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Thread: Buddha and Blaming the Victim

  1. #11
    tWebber
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    Both Buddhism and Christianity can be seen in the context of the previous religion that gave birth to it....in both Judaism and Hinduism, one is born into the religious system---in Judaism, one is born a Jew and in Hinduism, one is born into the (Hindu) caste. In this context, Buddhism and Christianity both made worship/religion more inclusive.

    One difference between some types of Buddhism and some Christianities may be that in Christianity, the Eternal God's perfection is celebrated, In Buddhism, the fragility, (impermenance) and imperfections of humanity and creation is celebrated.

    The Mandala(sand art) is the the way this philosophy is expressed in ritual
    https://www.youtube.com/watch?v=10084L3Pqsc

    In Japan, this is understood as the aesthetics of wabi sabi (rustic-ness)
    here is one way the philosophy works in everyday items through the repair of broken ceramics (Kintsugi) and what it says about human nature....
    https://www.youtube.com/watch?v=lT55_u8URU0

  2. #12
    tWebber Carrikature's Avatar
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    The course I had on religions discussed Buddhism's reference to 'desire' as 'grasping'.

    As I understand it, desire isn't meant to refer to basic human needs. It refers to wanting things beyond the basic satisfaction of those needs. You need shelter. That's not desire. Desire is wanting a big house with lots of rooms. You need food. Desire is wanting a lot of food ready at any time, or only high quality meals, etc.

    The usage of 'grasping' fits a lot better here, in my opinion. You're grasping for things beyond your need (and probably beyond your reach). My wife, for example, went through a period where she needed to be in control of everything. Naturally, this is impossible to achieve. Even so, the more she failed to control, the more she fought for control. It only ended up making her (and everyone around her) miserable. Eliminating the desire eliminates the frustration (suffering) felt at failing. It involved a fair bit of self-reflection as well, and some level of coming to terms with inability to control life.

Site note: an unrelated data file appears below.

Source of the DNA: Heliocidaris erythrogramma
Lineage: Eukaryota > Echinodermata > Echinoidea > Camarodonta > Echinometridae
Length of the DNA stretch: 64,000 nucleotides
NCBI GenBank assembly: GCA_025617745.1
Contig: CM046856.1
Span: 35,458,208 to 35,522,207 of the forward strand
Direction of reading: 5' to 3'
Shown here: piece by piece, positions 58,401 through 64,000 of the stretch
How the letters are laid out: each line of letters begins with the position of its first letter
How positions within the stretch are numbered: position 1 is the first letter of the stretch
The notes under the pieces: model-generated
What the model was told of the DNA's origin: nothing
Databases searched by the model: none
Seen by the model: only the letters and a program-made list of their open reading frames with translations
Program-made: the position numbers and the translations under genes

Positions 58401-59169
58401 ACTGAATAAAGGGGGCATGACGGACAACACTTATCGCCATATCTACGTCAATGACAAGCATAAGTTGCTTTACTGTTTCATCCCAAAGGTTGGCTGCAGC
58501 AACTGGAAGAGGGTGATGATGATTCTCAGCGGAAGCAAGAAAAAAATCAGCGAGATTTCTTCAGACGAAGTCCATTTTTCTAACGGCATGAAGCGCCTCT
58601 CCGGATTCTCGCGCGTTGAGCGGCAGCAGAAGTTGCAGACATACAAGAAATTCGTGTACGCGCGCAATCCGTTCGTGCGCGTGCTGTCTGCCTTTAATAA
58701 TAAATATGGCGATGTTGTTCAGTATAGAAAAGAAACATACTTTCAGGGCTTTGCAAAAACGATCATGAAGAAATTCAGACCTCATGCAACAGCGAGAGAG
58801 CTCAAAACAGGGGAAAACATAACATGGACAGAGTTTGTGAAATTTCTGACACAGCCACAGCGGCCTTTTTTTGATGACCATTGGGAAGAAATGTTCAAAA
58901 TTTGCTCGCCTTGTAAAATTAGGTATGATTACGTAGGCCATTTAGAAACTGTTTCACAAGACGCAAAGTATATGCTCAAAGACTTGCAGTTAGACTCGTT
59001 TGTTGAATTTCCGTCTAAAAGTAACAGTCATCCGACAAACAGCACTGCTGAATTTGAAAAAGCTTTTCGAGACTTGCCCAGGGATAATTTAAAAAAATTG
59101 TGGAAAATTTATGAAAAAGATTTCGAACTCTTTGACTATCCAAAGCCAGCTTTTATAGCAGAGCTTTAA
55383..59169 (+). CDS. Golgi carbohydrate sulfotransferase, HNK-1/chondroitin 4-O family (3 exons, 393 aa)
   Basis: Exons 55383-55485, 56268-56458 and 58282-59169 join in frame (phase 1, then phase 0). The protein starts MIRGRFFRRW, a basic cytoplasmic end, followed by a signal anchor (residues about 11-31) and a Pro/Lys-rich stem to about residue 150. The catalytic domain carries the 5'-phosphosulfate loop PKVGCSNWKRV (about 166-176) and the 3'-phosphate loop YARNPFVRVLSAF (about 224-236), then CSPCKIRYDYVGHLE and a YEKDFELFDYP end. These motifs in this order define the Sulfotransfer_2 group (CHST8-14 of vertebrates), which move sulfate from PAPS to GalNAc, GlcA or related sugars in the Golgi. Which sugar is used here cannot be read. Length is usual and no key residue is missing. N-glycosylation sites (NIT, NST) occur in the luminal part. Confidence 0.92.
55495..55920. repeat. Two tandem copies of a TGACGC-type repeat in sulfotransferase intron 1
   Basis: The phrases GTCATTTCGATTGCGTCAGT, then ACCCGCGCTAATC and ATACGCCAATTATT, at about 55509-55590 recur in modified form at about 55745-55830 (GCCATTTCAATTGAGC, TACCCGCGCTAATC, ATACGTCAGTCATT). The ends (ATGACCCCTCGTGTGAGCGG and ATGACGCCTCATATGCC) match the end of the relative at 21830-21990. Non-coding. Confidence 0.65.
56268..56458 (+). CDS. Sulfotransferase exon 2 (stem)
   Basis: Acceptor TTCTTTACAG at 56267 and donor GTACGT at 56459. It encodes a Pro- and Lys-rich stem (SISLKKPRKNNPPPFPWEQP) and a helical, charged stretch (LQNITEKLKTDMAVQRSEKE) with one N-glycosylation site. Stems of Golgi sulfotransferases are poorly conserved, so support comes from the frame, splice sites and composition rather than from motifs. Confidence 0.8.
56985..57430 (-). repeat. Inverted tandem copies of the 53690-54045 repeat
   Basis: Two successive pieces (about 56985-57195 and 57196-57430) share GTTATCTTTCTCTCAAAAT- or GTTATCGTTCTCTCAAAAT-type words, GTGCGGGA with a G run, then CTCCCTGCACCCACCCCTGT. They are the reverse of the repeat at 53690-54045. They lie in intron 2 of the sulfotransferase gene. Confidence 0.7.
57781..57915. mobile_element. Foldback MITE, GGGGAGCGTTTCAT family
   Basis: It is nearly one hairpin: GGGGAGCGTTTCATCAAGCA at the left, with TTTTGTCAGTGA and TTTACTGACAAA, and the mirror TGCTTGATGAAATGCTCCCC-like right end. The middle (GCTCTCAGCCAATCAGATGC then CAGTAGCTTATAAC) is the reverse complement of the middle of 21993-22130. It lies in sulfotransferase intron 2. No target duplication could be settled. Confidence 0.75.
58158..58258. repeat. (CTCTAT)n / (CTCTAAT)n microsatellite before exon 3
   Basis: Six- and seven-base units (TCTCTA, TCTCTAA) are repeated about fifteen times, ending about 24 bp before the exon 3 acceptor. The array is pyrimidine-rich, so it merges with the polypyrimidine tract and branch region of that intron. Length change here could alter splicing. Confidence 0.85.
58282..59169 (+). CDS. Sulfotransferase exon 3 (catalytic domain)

I'm not here anymore.

  3. Amen Jedidiah amen'd this post.
  4. #13
    tWebber Carrikature's Avatar
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    Quote Originally Posted by KingsGambit View Post
    My issue with Buddhism is more along the lines of: why should we accept the musings of Siddartha when he did not appeal to any divine revelation or give us any real reason to accept the claims?
    At its core, a religion can be seen as a set of beliefs which explain a few fundamental concepts: 1) the human 'predicament', 2) why we find ourselves in this predicament, and 3) how to get out of the predicament. The first concept is more or less a given, though the descriptions may vary. The second and third are paired together. Buddhism's "desire = suffering" is a formulation of those two concepts. The "real reason to accept the claims" boils down to how well the claims resonate with the individual.

    As for divine revelation, that only works if the listener already accepts the source as divine. The appeal to divine revelation does not in itself increase the likelihood that a given claim is true.
    I'm not here anymore.

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